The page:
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From Missouri Conservationist: Jun 2014

By Jim Low

Donated Conservation Area Opens in Taney County

Missourians have a new conservation area in Taney County, thanks to the generosity of a native son of Rockaway Beach, the late David D. Lewis.

The area, formally named The Lewis Family, Dean, Anna Mae, and David D. Lewis Memorial Conservation Area, is northeast of Branson. It consists of 362 acres of upland and bottomland forest, woodland, savanna, and glades and contains several small wildlife watering holes. Bull Creek runs through the southern portion of the area and empties into Lake Taneycomo approximately 21/2 miles downstream. The area was opened to the public last December. It has a parking lot on its east side along Highway 176.

“Mr. Lewis contacted the Department back in 2008 and expressed his interest in donating the land,” says Resource Forester Greg Cassell. “He was passionate about preserving his family’s homestead and sharing it with generations to come. Folks coming to the area have the opportunity to enjoy a range of outdoor activities including hiking an old woods road, bird watching, fishing along Bull Creek, and hunting small game, turkey, and deer. This is just a wonderful donation and the fact that the area is so close to Branson makes it even more special.”

Lewis worked for Sears, Roebuck, and Co. in Springfield for nearly 40 years. He was known for his humility and frugality.

To reach the area, take Highway F east 3.4 miles from the intersection of Highways 465 and 65. Turn right on Highway 160 and go southeast one-quarter mile to Highway 176. Turn right and go south two-thirds of a mile to the parking lot on the west side of the highway.

Upper Mississippi CA Blind Drawing Date Set

Waterfowl hunters will have the opportunity to compete for prime fall hunting spots on the Upper Mississippi Conservation Area (CA) on July 12. That’s when the Missouri Department of Conservation will hold the biennial drawing for duck blinds on pools 24, 25, and 26 on the Mississippi River north of St. Louis.

Important to note is the change of location. The drawing will be at the Conservation Department’s regional office at 2360 Hwy. D, St. Charles, Missouri. Participants can register for the drawing from 8 until 9:30 a.m. The drawing will begin at 10 a.m.

You must be 16 or older to register for the drawing. Hunters age 16 to 64 are required to bring a 2014 Missouri Small Game Hunting Permit. All participants will need a 2014 Migratory Bird Permit and signed 2014 Federal Migratory Bird Hunting and Conservation Stamp, as well as a photo ID.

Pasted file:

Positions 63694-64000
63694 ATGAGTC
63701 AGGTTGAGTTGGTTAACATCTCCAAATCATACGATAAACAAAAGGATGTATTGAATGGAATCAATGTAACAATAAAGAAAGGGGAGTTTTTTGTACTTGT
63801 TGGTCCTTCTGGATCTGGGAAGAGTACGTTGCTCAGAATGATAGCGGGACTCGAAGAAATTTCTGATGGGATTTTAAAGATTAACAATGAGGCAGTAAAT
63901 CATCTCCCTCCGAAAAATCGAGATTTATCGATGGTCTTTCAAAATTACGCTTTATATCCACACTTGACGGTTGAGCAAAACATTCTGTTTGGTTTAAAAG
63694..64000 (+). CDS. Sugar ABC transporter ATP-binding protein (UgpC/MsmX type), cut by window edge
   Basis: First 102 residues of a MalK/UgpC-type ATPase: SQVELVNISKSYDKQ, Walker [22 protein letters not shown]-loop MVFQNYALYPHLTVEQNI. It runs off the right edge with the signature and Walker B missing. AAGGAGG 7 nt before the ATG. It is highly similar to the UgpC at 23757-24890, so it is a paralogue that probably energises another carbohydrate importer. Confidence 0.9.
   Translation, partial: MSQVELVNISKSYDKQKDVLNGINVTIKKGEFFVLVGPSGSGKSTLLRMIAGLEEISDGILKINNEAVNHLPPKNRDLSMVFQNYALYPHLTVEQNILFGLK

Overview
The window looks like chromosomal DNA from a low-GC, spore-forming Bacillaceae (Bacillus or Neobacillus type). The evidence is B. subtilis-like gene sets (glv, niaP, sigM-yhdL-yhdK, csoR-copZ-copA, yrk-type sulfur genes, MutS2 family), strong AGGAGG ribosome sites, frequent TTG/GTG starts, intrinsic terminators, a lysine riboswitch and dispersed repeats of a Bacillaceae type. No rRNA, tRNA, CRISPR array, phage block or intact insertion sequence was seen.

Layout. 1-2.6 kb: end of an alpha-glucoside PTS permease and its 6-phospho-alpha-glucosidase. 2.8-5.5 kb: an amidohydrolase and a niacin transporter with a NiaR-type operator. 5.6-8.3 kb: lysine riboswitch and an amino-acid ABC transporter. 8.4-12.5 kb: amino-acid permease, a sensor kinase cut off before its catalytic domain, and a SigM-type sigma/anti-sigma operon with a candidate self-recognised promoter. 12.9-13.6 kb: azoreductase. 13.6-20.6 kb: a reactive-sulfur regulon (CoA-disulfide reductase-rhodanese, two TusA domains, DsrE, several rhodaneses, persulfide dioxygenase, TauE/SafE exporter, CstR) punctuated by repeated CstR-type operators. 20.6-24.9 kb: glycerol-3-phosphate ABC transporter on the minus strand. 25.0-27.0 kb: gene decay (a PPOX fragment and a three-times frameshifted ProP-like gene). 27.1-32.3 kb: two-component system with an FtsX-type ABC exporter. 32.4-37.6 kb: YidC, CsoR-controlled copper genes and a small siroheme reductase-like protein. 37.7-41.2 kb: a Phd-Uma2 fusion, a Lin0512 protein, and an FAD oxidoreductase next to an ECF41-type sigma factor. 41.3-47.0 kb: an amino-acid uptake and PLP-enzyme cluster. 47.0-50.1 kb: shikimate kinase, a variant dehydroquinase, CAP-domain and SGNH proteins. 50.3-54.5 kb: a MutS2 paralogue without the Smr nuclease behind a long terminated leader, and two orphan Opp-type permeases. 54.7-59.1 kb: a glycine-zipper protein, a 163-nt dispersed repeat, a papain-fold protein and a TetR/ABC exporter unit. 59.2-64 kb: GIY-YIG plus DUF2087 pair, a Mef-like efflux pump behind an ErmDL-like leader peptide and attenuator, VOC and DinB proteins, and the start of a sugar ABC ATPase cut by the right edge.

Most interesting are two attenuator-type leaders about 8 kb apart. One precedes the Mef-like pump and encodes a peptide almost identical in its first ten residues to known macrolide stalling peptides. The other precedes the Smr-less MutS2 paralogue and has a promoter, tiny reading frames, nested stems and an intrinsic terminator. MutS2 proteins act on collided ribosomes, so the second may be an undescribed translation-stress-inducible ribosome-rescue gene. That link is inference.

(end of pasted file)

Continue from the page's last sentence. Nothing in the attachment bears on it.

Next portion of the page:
Maps will be provided for successful hunters to choose their blind sites as they are drawn. Successful hunters may also select up to three co-registrants to occupy the blind with them. Successful hunters also must provide name, address, phone number, date of birth, email address, and conservation identification number for all co-registrants they wish to add to their blind.

Upper Mississippi CA includes federal lands along the Mississippi River north of St. Louis. It consists of 87 separate tracts totaling 12,500 acres between Melvin Price Lock and Dam and LaGrange, Missouri. For more information, call 314-877-6014 or 636-441-4554.

Captive Cervid Regulations Changes

The Conservation Department’s Regulations Committee recently voted to recommend to the director several changes to regulations regarding the operation of private hunting preserves and wildlife breeding facilities that hold white-tailed deer, mule deer, deer hybrids, and other members of the deer family, known as cervids. If approved by the Conservation Commission, the changes would become part of the agency’s strategy to minimize the risk of chronic wasting disease (CWD) spreading beyond the small area along the border of northeastern Linn County and northwestern Macon County where it currently exists or being introduced into new areas. Measures related to the management of the free-ranging deer herd have already been implemented.

CWD is a fatal disease that affects members of the deer family, collectively called cervids. It is different and unrelated to hemorrhagic diseases. Those diseases — blue tongue and epizootic hemorrhagic disease — are caused by viruses. Their effects are short-term and localized. Hemorrhagic diseases have been in Missouri for years, and white-tailed deer are adapted to cope with them.